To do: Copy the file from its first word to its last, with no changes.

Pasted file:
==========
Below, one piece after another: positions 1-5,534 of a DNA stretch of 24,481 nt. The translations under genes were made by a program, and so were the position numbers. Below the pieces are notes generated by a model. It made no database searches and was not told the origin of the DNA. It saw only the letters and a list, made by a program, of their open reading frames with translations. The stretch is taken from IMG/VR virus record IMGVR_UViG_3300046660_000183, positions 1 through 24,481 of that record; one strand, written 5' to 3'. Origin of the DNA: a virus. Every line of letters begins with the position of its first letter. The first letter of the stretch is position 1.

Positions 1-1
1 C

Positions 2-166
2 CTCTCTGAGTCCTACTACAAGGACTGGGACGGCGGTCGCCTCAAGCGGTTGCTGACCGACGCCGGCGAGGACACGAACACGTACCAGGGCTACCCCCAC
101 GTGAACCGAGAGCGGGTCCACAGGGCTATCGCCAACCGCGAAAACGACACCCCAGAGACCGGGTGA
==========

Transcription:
Below, one piece after another: positions 1-5,534 of a DNA stretch of 24,481 nt. The translations under genes were made by a program, and so were the position numbers. Below the pieces are notes generated by a model. It made no database searches and was not told the origin of the DNA. It saw only the letters and a list, made by a program, of their open reading frames with translations. The stretch is taken from IMG/VR virus record IMGVR_UViG_3300046660_000183, positions 1 through 24,481 of that record; one strand, written 5' to 3'. Origin of the DNA: a virus. Every line of letters begins with the position of its first letter. The first letter of the stretch is position 1.

Positions 1-1
1 C

Positions 2-166
2 CTCTCTGAGTCCTACTACAAGGACTGGGACGGCGGTCGCCTCAAGCGGTTGCTGACCGACGCCGGCGAGGACACGAACACGTACCAGGGCTACCCCCAC
101 GTGAACCGAGAGCGGGTCCACAGGGCTATCGCCAACCGCGAAAACGACACCCCAGAGACCGGGTGA